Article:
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Caring for Cats

CAN I ADAPT?
By Debra L. Stitt ©
(and Chance)

Iím Chance the cat and I didnít get my name by accident.  Iím probably one of the best authorities on the question of adaptability.  You see, I was a wanderiní kind of guy for a while until I got myself in a heap of trouble.  Iím one of the lucky ones, although I didnít know how bad I had it until I had it so very good! 

My mom doesnít know whether or not I had a ďrealĒ home in the past, although she assumes I didnít by the condition she found me in.  I guess I was one sorry dude!  Thankfully, when I decided to use bad judgment I was fortunate enough to do it at just the right time Ė when my new mom was driving by and saw me get hit by a mini-van.  I donít really remember anything after running out in the street, but she sure does.  Thank goodness someone that cared was there to rescue me or I wouldnít be here to share this advice with you!

Hereís the thing . . . I was an outdoor kitty, and now Iím an indoor kitty.  And, Iím a happy indoor kitty.  As a matter of fact, I donít like it at all any more when my mom or dad try to get me outside of the house for any reason (and they do for my doctor visits).  Iím about as stubborn as they come.  I quickly learned to love my new . . . home and my life.   

The key is this -- my mom and dad were so very patient with me.  They knew from my condition that I had been on my own for quite a while.  They put up with my middle-of-the-night howls until I adjusted to new sleeping patterns.  You see, when you live on your own outside, you use the nights to prowl and you hide and/or sleep during the day.  That can be a challenging habit to break but it can be done.  It really didnít take me long to adjust to their schedule because I got a lot of attention when I was living by their rules and schedule.  Positive reinforcement for good behavior made me feel like a king! 

When you take us street kitties in, you need to really think like a kitty.  Weíre so small compared to you and you scare us Ė not to mention that weíre not used to being taken care of.  Our existence has all been based on our ability to fend for ourselves.  We are not used to being pampered.  If we can learn to trust you, youíve got a loyal kitty for life!  So, here are a few simple tips.  These same tips will work for any type of feline, indoor or outdoor, that you choose to adopt.

1)  When it comes to discipline, never, ever use your hands for anything negative.  We equate objects (hands) with pleasant or unpleasant experiences Ė not both.  If you want us to equate your hands with everything pleasant, never hit us.  If you hit us, the unpleasant experience will override the pleasant one and we will never trust your hands.  The same is true with our name.  Donít equate our name with bad behavior by yelling it.  If you do, and then try to get us to come to you by calling our name, we will be frightened.  A good way to discipline us is with loud noises, like loud clapping Ė thatís very unpleasant to us!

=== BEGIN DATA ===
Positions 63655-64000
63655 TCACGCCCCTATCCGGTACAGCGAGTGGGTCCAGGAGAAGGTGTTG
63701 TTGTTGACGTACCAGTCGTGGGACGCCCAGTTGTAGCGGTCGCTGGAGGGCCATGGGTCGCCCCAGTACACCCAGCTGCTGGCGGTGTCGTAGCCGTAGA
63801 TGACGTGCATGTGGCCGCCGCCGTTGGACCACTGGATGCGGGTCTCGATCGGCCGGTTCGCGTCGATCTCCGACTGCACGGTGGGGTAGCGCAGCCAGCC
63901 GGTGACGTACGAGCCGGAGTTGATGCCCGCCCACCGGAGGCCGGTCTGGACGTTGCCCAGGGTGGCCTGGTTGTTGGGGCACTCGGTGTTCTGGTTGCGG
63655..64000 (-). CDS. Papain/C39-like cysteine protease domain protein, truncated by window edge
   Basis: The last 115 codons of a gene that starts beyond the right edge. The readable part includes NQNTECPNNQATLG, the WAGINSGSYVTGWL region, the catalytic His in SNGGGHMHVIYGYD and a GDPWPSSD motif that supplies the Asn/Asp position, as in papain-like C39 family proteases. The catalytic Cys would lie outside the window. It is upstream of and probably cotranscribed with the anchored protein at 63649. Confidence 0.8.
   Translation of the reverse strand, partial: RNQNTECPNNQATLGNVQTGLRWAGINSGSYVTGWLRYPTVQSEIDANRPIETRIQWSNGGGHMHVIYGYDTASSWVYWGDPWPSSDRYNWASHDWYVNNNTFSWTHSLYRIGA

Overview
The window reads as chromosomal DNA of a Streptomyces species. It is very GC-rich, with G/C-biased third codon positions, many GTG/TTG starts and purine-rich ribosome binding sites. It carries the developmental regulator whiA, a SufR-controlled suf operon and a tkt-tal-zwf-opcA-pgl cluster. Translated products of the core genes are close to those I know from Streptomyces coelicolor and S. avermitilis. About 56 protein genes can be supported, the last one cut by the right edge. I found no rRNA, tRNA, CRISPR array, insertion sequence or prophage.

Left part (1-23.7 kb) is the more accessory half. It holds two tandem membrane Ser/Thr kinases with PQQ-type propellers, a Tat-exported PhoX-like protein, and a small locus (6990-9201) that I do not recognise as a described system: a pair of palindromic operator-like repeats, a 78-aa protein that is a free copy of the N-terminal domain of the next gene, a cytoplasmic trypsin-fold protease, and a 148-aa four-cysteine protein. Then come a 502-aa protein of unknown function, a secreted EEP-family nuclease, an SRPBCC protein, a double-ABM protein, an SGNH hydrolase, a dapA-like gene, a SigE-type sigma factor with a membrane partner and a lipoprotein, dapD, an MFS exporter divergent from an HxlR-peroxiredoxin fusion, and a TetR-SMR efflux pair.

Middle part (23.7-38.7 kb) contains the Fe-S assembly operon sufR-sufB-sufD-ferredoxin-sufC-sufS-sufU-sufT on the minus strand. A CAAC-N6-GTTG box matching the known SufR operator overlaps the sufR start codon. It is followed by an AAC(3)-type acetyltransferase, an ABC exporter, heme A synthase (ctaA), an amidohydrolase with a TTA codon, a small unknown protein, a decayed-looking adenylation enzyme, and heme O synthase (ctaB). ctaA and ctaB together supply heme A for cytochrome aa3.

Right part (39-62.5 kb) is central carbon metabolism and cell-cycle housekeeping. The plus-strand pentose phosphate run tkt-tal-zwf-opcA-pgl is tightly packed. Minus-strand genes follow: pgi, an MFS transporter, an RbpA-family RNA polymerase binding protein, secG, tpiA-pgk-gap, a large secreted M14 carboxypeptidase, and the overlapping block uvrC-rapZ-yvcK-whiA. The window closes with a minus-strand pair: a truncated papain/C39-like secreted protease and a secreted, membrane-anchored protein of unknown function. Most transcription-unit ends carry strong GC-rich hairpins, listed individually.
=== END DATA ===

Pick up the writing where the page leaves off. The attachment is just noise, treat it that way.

2)  When getting to know you, thereís a pretty nifty trick that most people donít think of.  Get down to our level.  When you stand over us, itís a bit overwhelming.  But, when you get down on the floor with us, itís a lot less scary.  This will give us more courage to approach you.

3)  Once we know you, we will ALWAYS enjoy your company.  We may lie in a corner, on a perch or across the room, but we like being near you.  Itís comforting!  So, the best way to reinforce good behavior in us is to allow us to be close to you.

4)  Our noses are our most powerful sense -- and our best sense of well-being.  If you think something frightens us, slowly extend it to us and let us smell it.  Donít move quickly or speak loudly, just let us investigate.  Itís the best way to help us feel comfortable.

5)  We LOVE our familiar space.  Itís comfortable and safe.  We kitties are creatures of habit, as well as territory.  We really donít need the wide-open spaces to be happy.  Give us enough indoor stimulation and weíll never miss the outdoors.  Just be patient and let us adapt.  Give us lots of interesting and different types of toys, scratchers and places to call our own when we want to be alone.  If we cry at the door, distract us with something pleasant and positive.  Itís simply a matter of focusing us on something positive that pleases us both.  We quickly learn that when we please you, we get hugs and pets and thatís something we really, really like!

6)  If and when we have to move, think of us first.  ALWAYS make sure you isolate us with familiar belongings (as well as food, water and a litter box) during a move so that we feel safe.  Give us a room that we can stay in, away from all of the chaos, until things settle down.  We really donít like change, so donít subject us to a lot of it.  Once things settle down, crack the door to our room open and let us decide when to venture out and investigate.  We might do it at night when youíre sleeping but trust me, we WILL investigate Ė but on our own terms.  Allow us to retreat to our ďsafe roomĒ for as long as we need it.  Weíll let you know when weíre finally comfortable enough to let you have our room back.

Bottom line, be patient with us.  Seriously, weíre pretty darn smart and will catch on if you give us the chance.  Think like a cat!  We like making you happy!  When youíre happy with us, you want us with you and thatís right where we want to be.

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